Prehab and rehab scans at UCHealth help breast cancer patients
Milner resident and current breast cancer patient Amy Flynn did not think much about the standard pre-surgery appointment she had for “prehab” at UCHealth SportsMed Clinic, but that baseline testing turned out to be very helpful to prevent a serious complication after surgery.
Using data from a SOZO system, or a noninvasive bioimpedance spectroscopy machine, Jodi Bringuel, a certified lymphedema therapist determined that Flynn had fluid retention in her chest after surgery that could lead to dangerous and painful lymphedema.
“It’s just an early opportunity to make sure things are healing properly after your surgery,” Flynn said of the SOZO scan.
Flynn was impressed with the technology because although she felt the swelling building up, she thought that was acceptable after surgery.
“Jodi works me through getting the swelling down so that I could continue treatment,” said Flynn, who will start radiation treatments in Vail this week.
According to the National Lymphedema Network at Lymphnet.org, lymphedema is an abnormal collection of lymphatic fluid in the tissues just beneath the skin that develops where lymphatic vessels and lymph nodes are missing or impaired and become overloaded with fluid.
“If you can catch it early on with the very sensitive technology that we have within the first weeks or months of it developing, it can be reversable,” Bringuel said.
The SOZO equipment sends a very mild electrical current through the body to measure resistance and reactance. The measurement is non-invasive, painless and takes less than 30 seconds. The technology can determine various factors in a detailed body composition analysis such as fluid retention, body mass index, skeletal muscle mass and hydration status.
“If they have lower than normal skeletal muscle mass and higher than normal fat mass, those things can lead to increased fall risk and mobility issues in addition to increases in cancer reoccurrence rates,” Bringuel said. “This can be a huge motivating tool for people to have this information and know if they need to focus on strength or hydration levels to know what they need to do to return to normal activity to increase their quality of life.”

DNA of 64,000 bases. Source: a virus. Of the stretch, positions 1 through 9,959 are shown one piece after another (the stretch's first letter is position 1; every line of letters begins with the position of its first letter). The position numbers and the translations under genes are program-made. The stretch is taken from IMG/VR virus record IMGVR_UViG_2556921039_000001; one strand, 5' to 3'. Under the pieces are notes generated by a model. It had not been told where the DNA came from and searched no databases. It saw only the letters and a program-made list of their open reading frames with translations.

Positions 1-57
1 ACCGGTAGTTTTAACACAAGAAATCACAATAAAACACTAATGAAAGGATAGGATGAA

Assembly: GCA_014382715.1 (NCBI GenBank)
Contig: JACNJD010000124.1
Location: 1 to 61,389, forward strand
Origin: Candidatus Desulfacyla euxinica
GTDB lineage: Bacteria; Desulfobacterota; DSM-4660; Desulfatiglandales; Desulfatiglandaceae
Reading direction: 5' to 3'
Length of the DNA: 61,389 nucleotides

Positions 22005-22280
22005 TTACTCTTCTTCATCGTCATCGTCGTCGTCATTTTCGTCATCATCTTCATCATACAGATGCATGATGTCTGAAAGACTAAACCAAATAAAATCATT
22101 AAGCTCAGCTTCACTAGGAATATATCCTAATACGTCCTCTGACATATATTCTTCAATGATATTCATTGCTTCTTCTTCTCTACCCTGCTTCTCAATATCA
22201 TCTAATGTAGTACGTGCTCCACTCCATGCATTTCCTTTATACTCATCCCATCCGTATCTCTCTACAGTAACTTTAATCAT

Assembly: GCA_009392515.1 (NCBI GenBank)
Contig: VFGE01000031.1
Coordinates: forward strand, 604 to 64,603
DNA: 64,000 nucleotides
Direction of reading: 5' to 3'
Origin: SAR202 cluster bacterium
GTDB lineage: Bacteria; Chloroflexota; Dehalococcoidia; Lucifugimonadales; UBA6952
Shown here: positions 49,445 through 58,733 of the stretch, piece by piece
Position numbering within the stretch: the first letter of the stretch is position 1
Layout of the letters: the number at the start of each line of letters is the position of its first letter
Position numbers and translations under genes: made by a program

Lymphedema rates have dropped through the years due to improved surgical and radiation techniques, Bringuel noted.
“Most patients have sentinel node biopsies where they inject a dye and look for the first node(s) that specifically drain the breast. This technique allows the surgeon to take out the least number of nodes with the greatest amount of accuracy to detect the spread of cancer,” Bringuel explained.
Binguel said fortunately, with a local team of clinicians helping breast cancer patients, the complication of a lymphedema diagnosis is low in the Yampa Valley.
“The low lymphedema number in our community is credited to our comprehensive program working together with the breast health center, surgeons, nurse navigators, oncologists and social workers to make sure that we are addressing every issue to help our patients achieve full recovery as quickly and safely as possible,” said Bringuel, who also acknowledged fellow lymphedema therapist Lindsey Grignon.
A physical therapist at YVMC for 20 years, Bringuel said testing for lymphedema started in 2006 followed by a breast cancer rehab program in 2009 before the hospital secured a bioimpedance machine in 2012. That first-generation machine required patients to be hooked up to electrodes and lay down for 20 minutes to get a reading.
SportsMed was able to upgrade to the SOZO system in September thanks to funding from the nonprofit Yampa Valley Breast Cancer Awareness Project, also known as the Bust of Steamboat. The group encourages local business participation and community events in October during Breast Cancer Awareness Month to raise funds for similar breast cancer assistance efforts.
The new SOZO equipment is so sensitive that it can pick up changes in fluid levels of just a couple of tablespoons when comparing a person’s healthy limb to the at-risk limb, Bringuel said. The goal is to compare snapshots of the body’s condition through time via SOZO so that cancer patients can tolerate treatments as much as possible, she said.
The SOZO technology is used to test breast cancer patients for lymphedema quarterly for the first three years, then every six months for two more years and annually after that as lymphedema may occur later.
“Education is such a big part of our program so that people know what is normal and what is not normal when they are going through their surgery and different treatments,” Bringuel said. “Because patients expect to have side effects from cancer treatment, they may ignore something that they think is normal from treatment.”
To reach Suzie Romig, call 970-871-4205 or email sromig@SteamboatPilot.com.
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